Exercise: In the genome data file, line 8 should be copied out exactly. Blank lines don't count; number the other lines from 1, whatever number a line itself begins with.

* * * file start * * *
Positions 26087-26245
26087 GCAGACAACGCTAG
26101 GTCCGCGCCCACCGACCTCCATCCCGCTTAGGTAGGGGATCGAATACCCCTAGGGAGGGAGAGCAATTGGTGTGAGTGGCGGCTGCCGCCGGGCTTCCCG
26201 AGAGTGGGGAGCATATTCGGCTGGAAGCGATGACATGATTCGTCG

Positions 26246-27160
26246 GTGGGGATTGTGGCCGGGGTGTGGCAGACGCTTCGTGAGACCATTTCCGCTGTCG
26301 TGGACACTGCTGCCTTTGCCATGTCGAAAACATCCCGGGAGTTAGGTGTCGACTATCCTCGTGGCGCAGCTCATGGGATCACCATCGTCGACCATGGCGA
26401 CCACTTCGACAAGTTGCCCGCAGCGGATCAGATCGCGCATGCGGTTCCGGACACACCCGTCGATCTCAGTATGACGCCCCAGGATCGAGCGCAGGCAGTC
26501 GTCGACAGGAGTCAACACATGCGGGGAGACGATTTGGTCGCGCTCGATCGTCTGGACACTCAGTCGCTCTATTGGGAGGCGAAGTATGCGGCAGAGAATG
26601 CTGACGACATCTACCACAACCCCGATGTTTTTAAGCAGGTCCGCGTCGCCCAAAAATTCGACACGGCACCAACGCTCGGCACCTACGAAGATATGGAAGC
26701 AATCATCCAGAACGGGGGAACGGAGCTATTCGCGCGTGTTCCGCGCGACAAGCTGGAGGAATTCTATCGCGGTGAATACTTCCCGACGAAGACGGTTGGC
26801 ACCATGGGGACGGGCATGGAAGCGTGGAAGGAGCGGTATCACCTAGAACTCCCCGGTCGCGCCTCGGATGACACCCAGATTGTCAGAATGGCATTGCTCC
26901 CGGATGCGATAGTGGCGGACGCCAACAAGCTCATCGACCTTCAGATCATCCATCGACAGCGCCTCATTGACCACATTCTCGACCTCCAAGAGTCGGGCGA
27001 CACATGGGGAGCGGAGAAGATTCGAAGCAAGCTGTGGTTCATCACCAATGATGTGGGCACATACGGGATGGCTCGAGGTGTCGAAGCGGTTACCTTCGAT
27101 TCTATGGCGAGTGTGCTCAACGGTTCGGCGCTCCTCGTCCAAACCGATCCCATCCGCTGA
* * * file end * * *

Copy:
26401 CCACTTCGACAAGTTGCCCGCAGCGGATCAGATCGCGCATGCGGTTCCGGACACACCCGTCGATCTCAGTATGACGCCCCAGGATCGAGCGCAGGCAGTC